PHE has identified 19 new superbugs in the last 10 years, the majority of which could not be treated with even last resort antibiotics such as colistin or carbapenems. Instead, doctors had to rely on experimental treatments and cocktails of different drugs.
In the last year three cases of “super gonorrhea” have also been identified in the UK – the first, described by PHE as the world’s worst ever case, was picked up in south east Asia, while the other two cases were acquired in the UK, prompting concerns over further spread of the disease.
None of the cases responded to the usual antibiotics and the patients had to be admitted to hospital and put on a drip.
Professor Chris Whitty, chief scientific adviser at the Department of Health, said: “Despite our arsenal of vaccines and antimicrobials infectious disease remains a real threat to public health. We are constantly faced with new threats and antimicrobial resistance is growing.”
Protect yourself and your family by learning more about Global Health Security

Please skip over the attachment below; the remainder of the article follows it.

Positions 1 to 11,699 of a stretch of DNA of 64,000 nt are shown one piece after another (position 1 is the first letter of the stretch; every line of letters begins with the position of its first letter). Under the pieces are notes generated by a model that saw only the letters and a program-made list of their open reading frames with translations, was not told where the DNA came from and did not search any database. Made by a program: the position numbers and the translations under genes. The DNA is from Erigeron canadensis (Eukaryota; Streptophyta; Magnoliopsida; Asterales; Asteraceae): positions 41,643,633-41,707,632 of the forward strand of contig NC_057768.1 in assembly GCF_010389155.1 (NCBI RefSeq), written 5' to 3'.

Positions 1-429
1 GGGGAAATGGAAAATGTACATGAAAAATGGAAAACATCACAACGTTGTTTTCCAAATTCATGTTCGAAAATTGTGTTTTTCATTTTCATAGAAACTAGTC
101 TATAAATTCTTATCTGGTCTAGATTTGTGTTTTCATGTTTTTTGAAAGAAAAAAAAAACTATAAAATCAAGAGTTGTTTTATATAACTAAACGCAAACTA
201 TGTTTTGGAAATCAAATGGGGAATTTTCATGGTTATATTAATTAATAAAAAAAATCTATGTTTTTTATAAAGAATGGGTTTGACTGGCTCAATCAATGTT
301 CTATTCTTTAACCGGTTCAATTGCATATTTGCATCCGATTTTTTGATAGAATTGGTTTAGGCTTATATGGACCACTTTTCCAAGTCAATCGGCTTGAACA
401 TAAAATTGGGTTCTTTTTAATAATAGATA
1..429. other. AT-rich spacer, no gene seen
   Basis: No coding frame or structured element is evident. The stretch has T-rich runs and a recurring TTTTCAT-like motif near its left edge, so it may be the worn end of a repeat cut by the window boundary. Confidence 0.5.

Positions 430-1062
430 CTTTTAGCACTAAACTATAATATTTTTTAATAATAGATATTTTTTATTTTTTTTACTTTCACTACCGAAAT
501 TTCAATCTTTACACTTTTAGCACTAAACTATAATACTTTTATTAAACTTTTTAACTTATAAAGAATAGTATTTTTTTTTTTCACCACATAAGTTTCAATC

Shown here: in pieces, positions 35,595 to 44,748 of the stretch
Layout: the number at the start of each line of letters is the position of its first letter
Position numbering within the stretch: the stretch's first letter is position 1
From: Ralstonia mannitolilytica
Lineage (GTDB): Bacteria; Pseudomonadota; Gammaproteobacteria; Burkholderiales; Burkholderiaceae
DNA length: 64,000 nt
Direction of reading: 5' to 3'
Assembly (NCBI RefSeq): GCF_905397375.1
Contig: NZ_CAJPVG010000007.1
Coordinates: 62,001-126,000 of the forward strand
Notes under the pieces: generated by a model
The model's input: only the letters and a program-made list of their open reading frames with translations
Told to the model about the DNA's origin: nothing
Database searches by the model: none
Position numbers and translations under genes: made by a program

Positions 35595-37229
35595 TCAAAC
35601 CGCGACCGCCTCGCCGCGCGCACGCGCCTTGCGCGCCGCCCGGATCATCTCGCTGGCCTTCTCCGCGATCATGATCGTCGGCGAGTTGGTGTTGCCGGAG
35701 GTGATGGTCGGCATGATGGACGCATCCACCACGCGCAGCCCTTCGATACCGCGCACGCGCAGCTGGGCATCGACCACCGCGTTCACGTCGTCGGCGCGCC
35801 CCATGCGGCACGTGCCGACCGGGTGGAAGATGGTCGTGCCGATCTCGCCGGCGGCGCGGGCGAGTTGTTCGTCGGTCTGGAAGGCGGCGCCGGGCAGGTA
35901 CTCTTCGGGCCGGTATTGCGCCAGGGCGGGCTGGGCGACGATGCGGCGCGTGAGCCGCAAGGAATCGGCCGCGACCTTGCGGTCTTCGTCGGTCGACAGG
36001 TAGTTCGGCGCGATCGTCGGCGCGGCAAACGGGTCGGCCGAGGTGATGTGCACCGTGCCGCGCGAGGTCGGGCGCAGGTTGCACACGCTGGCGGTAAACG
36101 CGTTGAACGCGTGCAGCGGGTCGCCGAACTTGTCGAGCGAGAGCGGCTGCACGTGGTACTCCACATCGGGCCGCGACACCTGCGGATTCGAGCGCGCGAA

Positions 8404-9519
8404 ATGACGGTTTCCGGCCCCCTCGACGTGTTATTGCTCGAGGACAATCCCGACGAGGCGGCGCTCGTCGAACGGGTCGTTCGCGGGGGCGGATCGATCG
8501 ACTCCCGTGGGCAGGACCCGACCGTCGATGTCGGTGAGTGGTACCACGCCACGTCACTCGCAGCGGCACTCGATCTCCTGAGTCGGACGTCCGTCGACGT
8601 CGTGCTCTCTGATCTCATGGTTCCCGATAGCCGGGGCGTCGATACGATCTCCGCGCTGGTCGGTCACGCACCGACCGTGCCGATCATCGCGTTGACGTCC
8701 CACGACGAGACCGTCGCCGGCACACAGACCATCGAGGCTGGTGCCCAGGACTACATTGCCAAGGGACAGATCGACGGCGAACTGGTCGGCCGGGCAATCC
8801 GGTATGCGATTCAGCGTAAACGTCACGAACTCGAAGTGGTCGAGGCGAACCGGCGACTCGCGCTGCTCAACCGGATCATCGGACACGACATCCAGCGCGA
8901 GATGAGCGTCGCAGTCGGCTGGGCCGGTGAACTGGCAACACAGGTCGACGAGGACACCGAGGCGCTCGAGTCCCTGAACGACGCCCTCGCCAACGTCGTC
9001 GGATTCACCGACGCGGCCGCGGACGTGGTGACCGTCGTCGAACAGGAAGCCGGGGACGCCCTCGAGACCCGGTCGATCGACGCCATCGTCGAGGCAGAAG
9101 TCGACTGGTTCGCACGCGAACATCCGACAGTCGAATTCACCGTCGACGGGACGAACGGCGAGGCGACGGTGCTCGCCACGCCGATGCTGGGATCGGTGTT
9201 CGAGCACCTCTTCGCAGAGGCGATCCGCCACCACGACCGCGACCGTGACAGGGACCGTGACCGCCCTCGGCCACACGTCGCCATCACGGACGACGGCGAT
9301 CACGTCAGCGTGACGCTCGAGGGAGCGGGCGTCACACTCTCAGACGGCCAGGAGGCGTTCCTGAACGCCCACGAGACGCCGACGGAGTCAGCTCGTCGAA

- Superbugs – Antibiotic resistance
- Zika virus
- Disease X
- Global Health Security
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Smoke has filled the valley. Wake up call for the summer ahead.
At the International Penguin Conference in New Zealand, the experts were worried. Among sobering discussions about the perils of the climate crisis and habitat loss, the unlikely issue of wildlife selfies photobombed the agenda, with increasing concern that the celebrity-fuelled search for that perfect shot is affecting animal behaviour.
Professor Philip Seddon, the director of Otago University’s wildlife management programme, said: ‘We’re losing respect for wildlife, we don’t understand the wild at all.”
Seddon told the global convention – held in Dunedin last week – that the normalisation of wildlife selfies was “scary” and was harming animals, including causing physical and emotional stress, interrupting feeding and breeding habits, and even potentially lowering birth rates.
“The trouble with wildlife selfies is the images are often appearing without any context – so even if the message is promoting conservation or an ambassador programme, that message is lost and all people see are someone hugging a penguin, and want to do that too,” says Seddon.
Certainly inspiring tv. Not a herbicide in sight too.